Longest Bull Run in History
On Aug 22, the US stock market surpassed the 3,453-day previous record to officially become the longest bull market run of all time. That is almost nine and a half years without seeing a major correction (a drop of 20 per cent or more).
This is certainly good news for investors who have chosen to stay invested during this entire period but leaves many wondering what will happen next.
This current rally started in March 2009 following the financial crisis dubbed the “Great Recession”. This post-recession bull-run may be the longest in history, but it has also been one of the slowest, with many companies and countries still recovering from that big hit.
This slow recovery has many analysts predicting the current bull run still has a couple more years to go. I did a quick survey of various predictions and it showed the majority guessing it would end anywhere from six to 24 months from now.
Seasoned investors and money managers know that the party can’t last forever. The run could be ended by U.S. political drama, a global trade war, emerging market instability or possibly even another yet unknown trigger.
The U.S. Fed has hiked its benchmark lending rate twice since January and is expected to raise it two more times by the end of this year. Three of the past five recessions were preceded by rate hikes and these higher interest rates may convince more investors to move from stocks to bonds. They also increase the costs for companies and make expanding operations more difficult.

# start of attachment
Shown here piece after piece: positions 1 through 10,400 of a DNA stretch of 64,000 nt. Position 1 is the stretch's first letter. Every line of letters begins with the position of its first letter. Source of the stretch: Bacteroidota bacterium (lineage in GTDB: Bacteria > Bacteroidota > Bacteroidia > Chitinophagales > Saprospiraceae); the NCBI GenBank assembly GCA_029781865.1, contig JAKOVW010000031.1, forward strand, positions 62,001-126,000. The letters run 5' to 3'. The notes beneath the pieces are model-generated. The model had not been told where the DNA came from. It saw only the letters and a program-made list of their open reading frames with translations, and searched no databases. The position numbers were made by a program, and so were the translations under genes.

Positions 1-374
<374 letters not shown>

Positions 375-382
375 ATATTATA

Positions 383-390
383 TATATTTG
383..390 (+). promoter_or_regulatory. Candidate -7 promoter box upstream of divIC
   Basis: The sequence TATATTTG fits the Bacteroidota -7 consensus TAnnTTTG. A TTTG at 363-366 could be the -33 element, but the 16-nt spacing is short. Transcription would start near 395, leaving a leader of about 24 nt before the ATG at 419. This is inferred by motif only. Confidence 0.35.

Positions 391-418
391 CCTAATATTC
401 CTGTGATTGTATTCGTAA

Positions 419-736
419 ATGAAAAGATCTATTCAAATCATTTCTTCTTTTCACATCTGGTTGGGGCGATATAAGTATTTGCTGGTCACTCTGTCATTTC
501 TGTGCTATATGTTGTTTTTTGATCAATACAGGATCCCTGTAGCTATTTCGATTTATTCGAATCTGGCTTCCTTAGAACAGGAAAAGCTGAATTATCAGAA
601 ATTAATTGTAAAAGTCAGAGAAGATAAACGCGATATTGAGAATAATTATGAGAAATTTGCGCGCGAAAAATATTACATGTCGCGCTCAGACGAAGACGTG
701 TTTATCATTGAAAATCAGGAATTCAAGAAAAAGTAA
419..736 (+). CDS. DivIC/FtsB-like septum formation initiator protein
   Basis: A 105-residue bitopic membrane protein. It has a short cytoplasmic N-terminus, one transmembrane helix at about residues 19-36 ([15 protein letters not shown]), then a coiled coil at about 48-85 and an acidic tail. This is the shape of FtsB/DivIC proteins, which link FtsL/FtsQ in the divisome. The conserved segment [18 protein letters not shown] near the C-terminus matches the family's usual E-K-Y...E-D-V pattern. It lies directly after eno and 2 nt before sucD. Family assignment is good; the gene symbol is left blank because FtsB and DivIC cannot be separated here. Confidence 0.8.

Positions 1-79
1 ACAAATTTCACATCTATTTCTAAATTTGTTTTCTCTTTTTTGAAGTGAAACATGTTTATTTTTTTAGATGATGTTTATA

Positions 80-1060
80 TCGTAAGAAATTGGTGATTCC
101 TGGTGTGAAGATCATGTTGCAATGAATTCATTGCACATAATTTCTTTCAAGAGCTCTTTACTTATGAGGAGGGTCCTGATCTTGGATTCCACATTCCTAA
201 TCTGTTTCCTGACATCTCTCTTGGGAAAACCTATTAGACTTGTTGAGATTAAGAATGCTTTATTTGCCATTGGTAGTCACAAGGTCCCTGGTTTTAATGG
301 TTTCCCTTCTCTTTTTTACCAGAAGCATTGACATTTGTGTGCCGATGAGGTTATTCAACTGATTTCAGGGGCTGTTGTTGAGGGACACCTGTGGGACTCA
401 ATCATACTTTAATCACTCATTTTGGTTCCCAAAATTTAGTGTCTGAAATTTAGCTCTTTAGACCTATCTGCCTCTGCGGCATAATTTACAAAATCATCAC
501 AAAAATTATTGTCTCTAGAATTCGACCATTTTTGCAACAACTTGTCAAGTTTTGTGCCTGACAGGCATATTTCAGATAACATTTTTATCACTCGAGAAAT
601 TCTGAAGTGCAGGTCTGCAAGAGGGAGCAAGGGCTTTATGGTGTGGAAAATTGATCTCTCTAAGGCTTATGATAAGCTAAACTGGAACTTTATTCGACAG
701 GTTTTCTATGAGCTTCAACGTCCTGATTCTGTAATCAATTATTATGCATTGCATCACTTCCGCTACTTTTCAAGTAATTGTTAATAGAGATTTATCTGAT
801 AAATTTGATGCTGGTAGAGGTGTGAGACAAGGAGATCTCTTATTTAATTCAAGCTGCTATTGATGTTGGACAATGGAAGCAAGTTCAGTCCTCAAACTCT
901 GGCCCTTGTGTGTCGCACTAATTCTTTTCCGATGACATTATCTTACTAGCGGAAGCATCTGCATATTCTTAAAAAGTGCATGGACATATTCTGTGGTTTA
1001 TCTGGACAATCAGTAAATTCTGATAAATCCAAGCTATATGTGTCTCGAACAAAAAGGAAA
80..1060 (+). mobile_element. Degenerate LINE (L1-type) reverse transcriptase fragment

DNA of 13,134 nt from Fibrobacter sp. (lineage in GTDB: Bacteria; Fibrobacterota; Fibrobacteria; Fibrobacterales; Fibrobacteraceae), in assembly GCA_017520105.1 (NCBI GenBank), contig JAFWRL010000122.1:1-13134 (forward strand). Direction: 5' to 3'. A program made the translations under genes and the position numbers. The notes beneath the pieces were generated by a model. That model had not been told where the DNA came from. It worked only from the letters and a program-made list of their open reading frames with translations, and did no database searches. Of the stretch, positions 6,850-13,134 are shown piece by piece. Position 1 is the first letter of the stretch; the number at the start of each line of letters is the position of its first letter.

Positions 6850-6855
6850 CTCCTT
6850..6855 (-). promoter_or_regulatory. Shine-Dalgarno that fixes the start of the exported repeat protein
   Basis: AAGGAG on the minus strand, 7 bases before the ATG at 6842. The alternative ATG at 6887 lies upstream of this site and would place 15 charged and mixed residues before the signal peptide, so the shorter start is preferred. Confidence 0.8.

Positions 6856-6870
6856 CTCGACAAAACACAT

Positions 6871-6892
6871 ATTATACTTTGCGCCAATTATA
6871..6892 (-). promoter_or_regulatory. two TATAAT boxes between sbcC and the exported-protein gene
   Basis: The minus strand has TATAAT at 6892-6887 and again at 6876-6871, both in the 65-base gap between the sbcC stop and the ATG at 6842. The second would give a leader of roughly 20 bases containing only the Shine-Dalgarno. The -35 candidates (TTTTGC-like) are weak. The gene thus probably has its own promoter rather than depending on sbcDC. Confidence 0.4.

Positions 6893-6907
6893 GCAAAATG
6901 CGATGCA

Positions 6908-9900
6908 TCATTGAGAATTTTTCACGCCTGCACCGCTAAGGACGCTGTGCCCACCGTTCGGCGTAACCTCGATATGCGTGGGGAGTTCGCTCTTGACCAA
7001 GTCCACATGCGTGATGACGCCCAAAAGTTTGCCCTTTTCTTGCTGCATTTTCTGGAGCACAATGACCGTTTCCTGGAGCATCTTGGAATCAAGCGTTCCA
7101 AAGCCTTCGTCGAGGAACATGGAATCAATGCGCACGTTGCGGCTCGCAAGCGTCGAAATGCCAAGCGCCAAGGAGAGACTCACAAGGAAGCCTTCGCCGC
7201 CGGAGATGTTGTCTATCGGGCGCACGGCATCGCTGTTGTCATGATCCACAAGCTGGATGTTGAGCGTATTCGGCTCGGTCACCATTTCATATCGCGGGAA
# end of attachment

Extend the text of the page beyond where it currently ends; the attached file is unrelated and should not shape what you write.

What we do know for sure is that this bull run will come to an end at some point and the odds are that it will do so sooner rather than later.
So, what should you do? This is not meant to be a panic alarm telling you to sell everything and go to cash, but you should consider taking a more defensive position with your portfolio. At bare minimum, you should look to rebalance your portfolio back to your original target allocations if the equity components have increased in overall weightings due to this growth.
Anyone who has an equity portfolio that lacks diversification, especially one that is mostly or all Canadian stocks, should look to diversify across different sectors and geographical regions. Look to reduce exposure to companies with higher “bear beta scores” as well.
Trying to time the market and guessing when you should be in or out is a dangerous game as nobody knows for sure when market events will occur. But you should be comfortable with your overall plan and this is a great time to rededicate yourself to the basics of your financial plan, savings and debt reduction strategies.
Take steps now to ensure you’re well protected so that when the next major correction does come, you can sit back knowing that you’re ready to weather the storm.